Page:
MONTPELIER, Vt. (WCAX) Should Vermonters be able to get cheaper prescription drugs from Canada? Some state lawmakers think so, and are working on legislation to make it happen.
The National Academy for State Health Policy says a unit of Lipitor in the U.S. costs nearly $9. The same drug for the treatment of high cholesterol goes for nineteen cents in Canada
"It's just nuts that you can go to Canada and buy some drugs for 10, 20, 40 times less cost than for the same drug here," said Senate President Pro Tem Tim Ashe, D-Chittenden County. Ashe has sponsored a bill to allow the state to import wholesale prescription drugs from our northern neighbor.
"I think it's making things accessible to people and better prices that we can all get what we need," said Debra Ann of Montpelier.
The bill creates a bulk purchasing program within the Department of Health. Generic drugs wouldn't make the list. Name brand and specialty drugs would. Supporters say it will save Vermonters money at the pharmacy.
But the Pharmaceutical Research and Manufacturers of America says the cost savings aren't worth it. In a statement the trade group tells WCAX the bill "...would threaten the safety of Vermont's patients and their families. It is a myth that purchasing prescription drugs from Canadian pharmacies is a safe alternative to FDA-approved medicines."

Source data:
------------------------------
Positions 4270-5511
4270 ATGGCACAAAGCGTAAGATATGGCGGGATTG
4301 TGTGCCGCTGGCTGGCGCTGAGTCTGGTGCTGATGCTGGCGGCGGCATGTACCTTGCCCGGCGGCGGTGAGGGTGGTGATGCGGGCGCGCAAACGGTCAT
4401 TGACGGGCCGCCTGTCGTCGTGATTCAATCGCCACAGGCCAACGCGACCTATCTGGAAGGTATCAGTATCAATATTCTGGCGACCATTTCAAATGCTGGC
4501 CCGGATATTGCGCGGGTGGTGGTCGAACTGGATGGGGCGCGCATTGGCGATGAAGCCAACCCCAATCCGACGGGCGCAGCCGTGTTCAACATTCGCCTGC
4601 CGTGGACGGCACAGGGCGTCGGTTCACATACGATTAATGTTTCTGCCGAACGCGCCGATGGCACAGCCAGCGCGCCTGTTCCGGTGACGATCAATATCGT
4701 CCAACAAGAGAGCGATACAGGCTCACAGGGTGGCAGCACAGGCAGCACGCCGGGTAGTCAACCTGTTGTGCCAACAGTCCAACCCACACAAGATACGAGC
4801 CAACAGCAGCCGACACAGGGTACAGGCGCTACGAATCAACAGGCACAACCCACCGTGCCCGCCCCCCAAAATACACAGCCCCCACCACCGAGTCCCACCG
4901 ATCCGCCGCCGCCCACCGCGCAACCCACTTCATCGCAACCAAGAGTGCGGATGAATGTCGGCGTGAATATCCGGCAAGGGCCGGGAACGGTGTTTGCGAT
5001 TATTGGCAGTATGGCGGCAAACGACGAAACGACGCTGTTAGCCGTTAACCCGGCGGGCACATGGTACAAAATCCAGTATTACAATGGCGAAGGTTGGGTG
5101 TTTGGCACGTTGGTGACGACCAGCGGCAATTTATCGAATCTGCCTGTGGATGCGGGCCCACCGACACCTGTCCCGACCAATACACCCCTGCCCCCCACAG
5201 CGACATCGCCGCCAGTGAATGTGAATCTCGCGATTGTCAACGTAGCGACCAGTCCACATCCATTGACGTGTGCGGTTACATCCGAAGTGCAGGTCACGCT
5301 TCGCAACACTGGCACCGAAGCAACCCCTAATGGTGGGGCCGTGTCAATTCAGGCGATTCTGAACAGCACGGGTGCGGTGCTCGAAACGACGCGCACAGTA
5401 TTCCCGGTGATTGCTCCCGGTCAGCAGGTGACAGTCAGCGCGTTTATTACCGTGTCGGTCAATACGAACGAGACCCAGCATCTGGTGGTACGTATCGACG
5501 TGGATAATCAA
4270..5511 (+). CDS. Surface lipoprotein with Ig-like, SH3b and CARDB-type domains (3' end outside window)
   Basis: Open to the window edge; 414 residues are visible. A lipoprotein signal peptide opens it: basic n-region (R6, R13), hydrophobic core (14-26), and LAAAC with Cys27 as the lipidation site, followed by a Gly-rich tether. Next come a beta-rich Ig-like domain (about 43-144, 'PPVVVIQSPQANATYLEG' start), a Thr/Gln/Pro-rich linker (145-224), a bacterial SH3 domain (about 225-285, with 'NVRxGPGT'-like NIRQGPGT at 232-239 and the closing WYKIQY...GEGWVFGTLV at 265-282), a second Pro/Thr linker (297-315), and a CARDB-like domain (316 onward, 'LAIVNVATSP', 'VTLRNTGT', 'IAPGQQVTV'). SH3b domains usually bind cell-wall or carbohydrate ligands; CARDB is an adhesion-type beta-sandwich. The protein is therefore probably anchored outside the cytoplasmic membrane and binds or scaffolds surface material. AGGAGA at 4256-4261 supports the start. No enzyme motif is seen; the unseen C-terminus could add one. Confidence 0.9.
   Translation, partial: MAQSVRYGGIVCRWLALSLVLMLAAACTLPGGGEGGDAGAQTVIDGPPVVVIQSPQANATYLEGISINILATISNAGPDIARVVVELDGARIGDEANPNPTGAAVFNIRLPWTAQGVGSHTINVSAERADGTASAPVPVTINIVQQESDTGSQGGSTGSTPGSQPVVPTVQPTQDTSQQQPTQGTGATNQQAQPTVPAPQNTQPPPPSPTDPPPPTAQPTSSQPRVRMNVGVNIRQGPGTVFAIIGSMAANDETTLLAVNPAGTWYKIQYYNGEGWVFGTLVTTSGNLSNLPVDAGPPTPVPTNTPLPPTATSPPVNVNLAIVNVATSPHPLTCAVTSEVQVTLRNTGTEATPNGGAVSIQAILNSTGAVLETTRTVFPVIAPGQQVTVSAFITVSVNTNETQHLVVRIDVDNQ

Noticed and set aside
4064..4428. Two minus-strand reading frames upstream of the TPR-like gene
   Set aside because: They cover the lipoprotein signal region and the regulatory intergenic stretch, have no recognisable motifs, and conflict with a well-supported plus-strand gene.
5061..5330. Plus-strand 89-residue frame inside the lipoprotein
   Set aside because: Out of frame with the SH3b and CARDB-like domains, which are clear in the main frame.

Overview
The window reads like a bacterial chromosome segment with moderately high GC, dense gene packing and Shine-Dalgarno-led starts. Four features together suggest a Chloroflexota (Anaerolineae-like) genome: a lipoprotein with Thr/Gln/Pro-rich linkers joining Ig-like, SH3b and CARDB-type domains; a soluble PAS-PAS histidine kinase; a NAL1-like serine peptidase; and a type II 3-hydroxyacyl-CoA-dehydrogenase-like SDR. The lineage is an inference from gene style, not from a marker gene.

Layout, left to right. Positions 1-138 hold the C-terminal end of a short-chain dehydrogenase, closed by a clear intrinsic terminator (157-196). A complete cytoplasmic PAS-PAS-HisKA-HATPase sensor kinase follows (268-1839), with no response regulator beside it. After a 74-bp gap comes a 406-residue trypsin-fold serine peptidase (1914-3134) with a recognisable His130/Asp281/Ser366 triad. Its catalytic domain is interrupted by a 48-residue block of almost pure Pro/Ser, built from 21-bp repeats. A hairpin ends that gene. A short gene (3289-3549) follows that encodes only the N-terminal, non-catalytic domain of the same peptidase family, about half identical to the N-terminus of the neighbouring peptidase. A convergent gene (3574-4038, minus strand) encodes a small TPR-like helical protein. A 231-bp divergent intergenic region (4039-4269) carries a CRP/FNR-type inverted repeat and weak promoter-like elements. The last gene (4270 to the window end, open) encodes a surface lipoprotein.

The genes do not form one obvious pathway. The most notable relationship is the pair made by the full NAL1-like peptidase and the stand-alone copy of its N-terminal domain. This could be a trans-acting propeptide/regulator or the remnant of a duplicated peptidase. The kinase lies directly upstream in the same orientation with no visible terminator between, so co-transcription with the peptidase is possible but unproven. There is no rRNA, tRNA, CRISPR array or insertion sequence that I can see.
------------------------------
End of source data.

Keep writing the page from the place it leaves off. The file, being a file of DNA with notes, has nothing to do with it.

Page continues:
Still, the Scott administration says the idea is worth exploring as long as it doesn't increase raise Medicaid costs. Health Access Commissioner Cory Gustafson says imported drugs could help commercial insurance plans, but harm Medicaid. "Anything that would risk those net costs being higher would risk state dollars and revenue, and therefore taxpayer funding," he said.
Green Mountain Care Board Chairman and former Republican state senator Kevin Mullin says lawmakers should explore the plan. "Should they be looking into measures that lower prescription drug costs? Absolutely," he said.
If this idea sounds familiar, there's a reason why. Senator Bernie Sanders has long complained about the higher cost Americans pay for the same medications compared to Canadians. Back in the late 90s he would travels with busloads of seniors to Quebec where they would purchase their meds and then come back home. The difference in today's proposal -- the state would do the buying rather than the patient.
Vermont would need a waiver from the Trump administration. Senator Ashe says bipartisan interest might help the state get one. "The state that is farthest along in thinking about this is Utah, a state that is not only a so-called red state, but has very powerful and influential members of the Senate and the House," he said.
Without that waiver, Ashe's bill is going nowhere.